The Effects of Attraction to Sexual Aggression: History of Self-Reported Sexually Aggressive Behavior and Social Disinhibition on the Expression of Sexually Aggressive Behavior in the Laboratory

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Doctor of Philosophy (PhD)




Sexual aggression, defined as an attempt, successful or unsuccessful, to coerce another into sexual acts (Malamuth, Sockloskic, Koss & Tanaka, 1991) may be thought of as a continuum of behaviors, which, at one extreme, is forcible rape. The importance of examining this entire set of related behaviors, and their “cultural normality”, according to feminist and sociocultural theorists has, in recent years, been highlighted in the literature (Burt, 1980; Malamuth, 1986; Malamuth & Dean, 1991). It has also been considered vital to examine the role that situational disinhibitors (i.c., alcohol/drug intoxication, aggressive pornography, momentary anger, the observed behavior of others) play in the expression of sexual aggression. Behavioral theorists argue the strength of the acquired constraints (biological and learned) determine the strength of the situational disinhibitor required to release the tendency to sexually aggress (Marshall & Barbarcc, 1984).

Male undergraduate students were screened for participation in the present study by completing the Sexual Experiences Survey (SES) and the Attraction to Sexual Aggression Seale (ASA). The SES contains questions about participation in sexually aggressive behaviors, from verbal coercion to physical force. The ASA is a general measure of attraction to sexual aggression, regardless of the presence or absence of a history of sexually aggressive behavior. Eligible subjects were divided into three groups, those receiving high scores on both scales, those receiving iow scores on both scales, and those receiving high scores on the ASA and low scores on the SES.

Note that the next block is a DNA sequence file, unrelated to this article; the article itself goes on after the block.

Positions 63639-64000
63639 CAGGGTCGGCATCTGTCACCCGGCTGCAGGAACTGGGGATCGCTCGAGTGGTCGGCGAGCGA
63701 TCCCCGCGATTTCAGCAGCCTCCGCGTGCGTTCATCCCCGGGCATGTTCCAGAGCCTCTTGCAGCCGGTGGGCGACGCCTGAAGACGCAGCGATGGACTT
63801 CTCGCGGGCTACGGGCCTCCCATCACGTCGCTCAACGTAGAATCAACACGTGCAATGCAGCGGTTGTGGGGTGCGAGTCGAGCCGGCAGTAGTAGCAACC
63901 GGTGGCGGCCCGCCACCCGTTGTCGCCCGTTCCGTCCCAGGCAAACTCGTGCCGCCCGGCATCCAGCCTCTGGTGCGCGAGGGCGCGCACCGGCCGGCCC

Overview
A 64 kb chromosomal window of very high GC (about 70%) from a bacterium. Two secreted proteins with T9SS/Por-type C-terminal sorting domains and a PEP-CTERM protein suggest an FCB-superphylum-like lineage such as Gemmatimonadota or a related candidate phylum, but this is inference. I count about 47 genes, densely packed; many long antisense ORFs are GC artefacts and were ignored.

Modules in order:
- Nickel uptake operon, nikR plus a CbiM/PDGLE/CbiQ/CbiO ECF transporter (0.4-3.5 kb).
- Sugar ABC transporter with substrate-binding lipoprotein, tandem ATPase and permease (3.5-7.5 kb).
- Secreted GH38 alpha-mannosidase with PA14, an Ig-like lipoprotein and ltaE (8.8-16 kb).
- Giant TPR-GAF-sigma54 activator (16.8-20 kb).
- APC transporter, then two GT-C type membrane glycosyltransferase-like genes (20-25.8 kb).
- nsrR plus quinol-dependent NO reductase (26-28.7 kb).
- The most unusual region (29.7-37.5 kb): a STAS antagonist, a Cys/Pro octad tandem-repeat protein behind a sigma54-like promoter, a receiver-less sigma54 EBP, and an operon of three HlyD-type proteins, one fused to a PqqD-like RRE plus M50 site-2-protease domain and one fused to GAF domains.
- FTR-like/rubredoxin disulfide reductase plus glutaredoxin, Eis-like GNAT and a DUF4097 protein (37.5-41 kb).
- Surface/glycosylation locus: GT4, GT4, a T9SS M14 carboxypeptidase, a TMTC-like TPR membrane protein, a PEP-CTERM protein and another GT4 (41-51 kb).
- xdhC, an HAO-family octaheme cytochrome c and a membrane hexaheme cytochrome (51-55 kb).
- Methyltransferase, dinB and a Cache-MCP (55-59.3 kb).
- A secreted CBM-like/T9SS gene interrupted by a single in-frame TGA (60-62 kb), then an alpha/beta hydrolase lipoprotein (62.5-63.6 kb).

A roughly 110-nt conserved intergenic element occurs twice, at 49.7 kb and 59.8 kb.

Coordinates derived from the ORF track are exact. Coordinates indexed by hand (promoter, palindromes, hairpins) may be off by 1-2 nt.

A method developed by Hall and Hirschman (1994), who argue that presentation of a sexual stimulus by a male to an unknown female is analogous to a “sexually impositional” act, was used in the present study. Participants were shown four video clips, one a sexual assault scene, and were asked to choose one of the four clips to show a female participant in another room. For half of the participants, a male confederate, also in the room, made the suggestion that he planned to show the sexual assault clip to the female with whom he was paired (social disinhibitor condition).

Logistic regression analysis was used to predict video selection, with group, social disinhibitor, and the interaction between the two entered as predictors. Although the high SES/high ASA/social disinhibitor group did have the highest percentage of participants choosing the sexual assault clip, the interaction of group (ASA and SES scores) and the social disinhibitor was not a significant predictor of the tendency to display sexually impositional behavior in the laboratory. However, the social disinhibitor alone did significantly contribute to the prediction of selecting the sexual assault clip. These results highlight the importance of including the effects of situational disinhibitors in models of sexual aggression.

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